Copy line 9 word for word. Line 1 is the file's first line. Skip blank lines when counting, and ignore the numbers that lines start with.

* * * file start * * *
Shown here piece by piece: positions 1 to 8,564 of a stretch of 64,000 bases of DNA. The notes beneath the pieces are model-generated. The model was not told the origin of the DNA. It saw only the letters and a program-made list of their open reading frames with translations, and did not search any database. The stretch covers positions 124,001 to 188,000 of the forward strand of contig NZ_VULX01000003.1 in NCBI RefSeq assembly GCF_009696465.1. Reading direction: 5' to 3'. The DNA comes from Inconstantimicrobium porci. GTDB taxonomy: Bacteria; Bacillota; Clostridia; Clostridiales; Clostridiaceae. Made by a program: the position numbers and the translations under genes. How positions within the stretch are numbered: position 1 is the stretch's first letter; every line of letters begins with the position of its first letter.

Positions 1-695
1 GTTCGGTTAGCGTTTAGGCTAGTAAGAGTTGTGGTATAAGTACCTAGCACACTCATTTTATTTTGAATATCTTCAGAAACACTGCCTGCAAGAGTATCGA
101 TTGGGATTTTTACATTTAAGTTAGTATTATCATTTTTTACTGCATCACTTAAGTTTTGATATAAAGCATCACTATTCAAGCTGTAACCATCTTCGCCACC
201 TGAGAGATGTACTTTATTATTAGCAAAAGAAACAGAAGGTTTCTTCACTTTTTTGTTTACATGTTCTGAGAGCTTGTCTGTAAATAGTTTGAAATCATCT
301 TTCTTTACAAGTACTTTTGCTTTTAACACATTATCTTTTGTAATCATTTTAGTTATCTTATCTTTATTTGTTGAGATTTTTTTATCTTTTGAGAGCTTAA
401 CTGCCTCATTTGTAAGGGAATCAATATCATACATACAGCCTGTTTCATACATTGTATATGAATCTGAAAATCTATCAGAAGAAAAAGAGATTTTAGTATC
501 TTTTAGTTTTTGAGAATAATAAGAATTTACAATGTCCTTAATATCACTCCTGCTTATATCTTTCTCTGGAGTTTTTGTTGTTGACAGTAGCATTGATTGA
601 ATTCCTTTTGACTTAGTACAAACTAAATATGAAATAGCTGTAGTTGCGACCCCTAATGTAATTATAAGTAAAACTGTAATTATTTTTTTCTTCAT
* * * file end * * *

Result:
601 ATTCCTTTTGACTTAGTACAAACTAAATATGAAATAGCTGTAGTTGCGACCCCTAATGTAATTATAAGTAAAACTGTAATTATTTTTTTCTTCAT